3. means-tested benefits vs. universal benefits - Benefits that are available for those whose income falls below certain level e.g. cash aid. Universal benefits refer to benefits that are available for everyone, regardless of age, gender and socioeconomic status

4. mpc (marginal propensity to consume) vs. apc (average propensity to consume) - Former means, how much of an increase in a dollar of income that will be spent away. For example, mpc = 0.64 means, of every $1 dollar increase in disposable income, 64 cents will be consumed. Latter refers to the percentage of income that is being spent. So, if apc = 0.64, it means 64% of disposable income is being spent

5. mps (marginal propensity to save) vs. aps (average propensity to save) - In the same fashion, mps means, how much of a dollar increase in disposable income which will be saved. So, if mps = 0.36, that means, of every $1 increase in disposable income, 36 cents will set aside as savings. On the other hand, aps is defined as, percentage of income which will be saved. So, if aps = 0.36, it simply means, 36 percent of disposable income will be saved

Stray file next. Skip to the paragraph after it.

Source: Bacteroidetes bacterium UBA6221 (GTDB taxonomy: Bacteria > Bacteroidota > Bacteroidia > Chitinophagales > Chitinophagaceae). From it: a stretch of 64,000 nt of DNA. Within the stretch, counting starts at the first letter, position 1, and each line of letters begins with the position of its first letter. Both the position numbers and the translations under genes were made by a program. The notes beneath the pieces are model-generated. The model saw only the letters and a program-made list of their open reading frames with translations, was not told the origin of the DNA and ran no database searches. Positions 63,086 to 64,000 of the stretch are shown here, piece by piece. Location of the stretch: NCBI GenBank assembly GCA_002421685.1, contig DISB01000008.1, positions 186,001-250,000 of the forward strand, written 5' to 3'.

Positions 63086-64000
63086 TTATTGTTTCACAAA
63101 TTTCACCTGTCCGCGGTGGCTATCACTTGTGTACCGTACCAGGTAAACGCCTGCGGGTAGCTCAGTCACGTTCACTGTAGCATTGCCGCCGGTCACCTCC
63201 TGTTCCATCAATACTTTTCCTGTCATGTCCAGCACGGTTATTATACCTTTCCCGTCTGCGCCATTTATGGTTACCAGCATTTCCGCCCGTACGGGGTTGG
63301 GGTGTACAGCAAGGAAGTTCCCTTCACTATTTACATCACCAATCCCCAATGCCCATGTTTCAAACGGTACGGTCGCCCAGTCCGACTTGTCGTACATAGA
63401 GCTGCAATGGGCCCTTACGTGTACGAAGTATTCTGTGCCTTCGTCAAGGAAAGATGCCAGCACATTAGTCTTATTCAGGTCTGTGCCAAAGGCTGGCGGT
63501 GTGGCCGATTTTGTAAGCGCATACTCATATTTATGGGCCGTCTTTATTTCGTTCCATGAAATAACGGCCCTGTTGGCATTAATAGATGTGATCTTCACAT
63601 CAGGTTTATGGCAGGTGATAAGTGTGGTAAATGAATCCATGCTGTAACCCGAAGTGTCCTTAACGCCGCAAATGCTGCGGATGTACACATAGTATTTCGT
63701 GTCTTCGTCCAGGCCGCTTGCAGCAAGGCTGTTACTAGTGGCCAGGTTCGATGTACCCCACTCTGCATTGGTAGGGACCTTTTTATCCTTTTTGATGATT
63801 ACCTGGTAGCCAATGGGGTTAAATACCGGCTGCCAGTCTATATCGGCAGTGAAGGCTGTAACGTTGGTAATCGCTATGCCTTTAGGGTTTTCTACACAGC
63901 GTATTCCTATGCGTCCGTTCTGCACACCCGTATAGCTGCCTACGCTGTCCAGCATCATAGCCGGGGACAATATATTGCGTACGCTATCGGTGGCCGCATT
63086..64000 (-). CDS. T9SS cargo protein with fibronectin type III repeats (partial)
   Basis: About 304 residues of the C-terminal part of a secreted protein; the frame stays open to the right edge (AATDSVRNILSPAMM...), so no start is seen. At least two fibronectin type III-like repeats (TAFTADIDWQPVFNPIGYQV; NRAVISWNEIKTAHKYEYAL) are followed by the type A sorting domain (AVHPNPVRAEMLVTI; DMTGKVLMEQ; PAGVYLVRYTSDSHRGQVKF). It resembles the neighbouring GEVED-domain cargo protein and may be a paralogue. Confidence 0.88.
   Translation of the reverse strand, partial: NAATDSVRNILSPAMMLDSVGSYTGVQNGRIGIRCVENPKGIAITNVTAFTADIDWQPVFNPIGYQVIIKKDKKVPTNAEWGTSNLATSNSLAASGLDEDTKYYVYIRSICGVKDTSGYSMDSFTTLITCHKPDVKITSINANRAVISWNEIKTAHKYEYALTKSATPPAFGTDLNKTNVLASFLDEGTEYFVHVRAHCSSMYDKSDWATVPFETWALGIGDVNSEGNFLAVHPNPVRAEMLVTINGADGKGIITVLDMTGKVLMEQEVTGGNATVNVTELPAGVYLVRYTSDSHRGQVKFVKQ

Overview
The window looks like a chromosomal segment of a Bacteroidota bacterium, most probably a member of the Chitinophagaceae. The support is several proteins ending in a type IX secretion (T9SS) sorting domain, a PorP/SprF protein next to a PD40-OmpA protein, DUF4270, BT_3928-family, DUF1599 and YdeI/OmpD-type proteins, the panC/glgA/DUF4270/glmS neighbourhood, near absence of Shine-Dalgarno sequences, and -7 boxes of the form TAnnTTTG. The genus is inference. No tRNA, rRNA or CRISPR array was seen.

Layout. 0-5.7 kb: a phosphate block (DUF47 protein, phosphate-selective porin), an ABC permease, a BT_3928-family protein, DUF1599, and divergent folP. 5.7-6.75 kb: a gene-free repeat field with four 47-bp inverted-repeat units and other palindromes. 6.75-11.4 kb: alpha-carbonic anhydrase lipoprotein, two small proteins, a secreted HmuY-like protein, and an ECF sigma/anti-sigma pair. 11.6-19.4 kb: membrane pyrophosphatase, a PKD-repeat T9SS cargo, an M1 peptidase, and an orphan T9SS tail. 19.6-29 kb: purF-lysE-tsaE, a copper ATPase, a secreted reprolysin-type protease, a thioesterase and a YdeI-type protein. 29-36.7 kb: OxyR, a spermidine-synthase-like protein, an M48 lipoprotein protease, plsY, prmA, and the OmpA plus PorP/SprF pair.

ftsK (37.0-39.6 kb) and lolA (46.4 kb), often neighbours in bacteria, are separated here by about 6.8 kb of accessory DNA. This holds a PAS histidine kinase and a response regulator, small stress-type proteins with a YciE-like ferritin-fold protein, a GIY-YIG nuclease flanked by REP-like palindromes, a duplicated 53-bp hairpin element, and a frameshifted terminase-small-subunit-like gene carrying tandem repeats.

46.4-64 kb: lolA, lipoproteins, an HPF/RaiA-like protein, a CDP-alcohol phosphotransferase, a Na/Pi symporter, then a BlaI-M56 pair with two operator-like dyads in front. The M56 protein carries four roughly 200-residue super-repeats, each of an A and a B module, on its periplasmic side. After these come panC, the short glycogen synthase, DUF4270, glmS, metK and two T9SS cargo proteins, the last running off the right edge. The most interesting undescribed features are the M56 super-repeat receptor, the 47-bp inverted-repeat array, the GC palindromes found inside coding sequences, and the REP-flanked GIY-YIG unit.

6. NRU (natural rate of unemployment) vs. NAIRU (Non-accelerated inflation rate of unemployment). Both are not quite the same although they are related. If NRU = 4%, then this is the rate of unemployment in which the inflation rate will not accelerate. Any efforts e.g. expansionary fiscal or monetary policy to reduce NRU will eventually cause inflation rate to accelerate (and hence the name)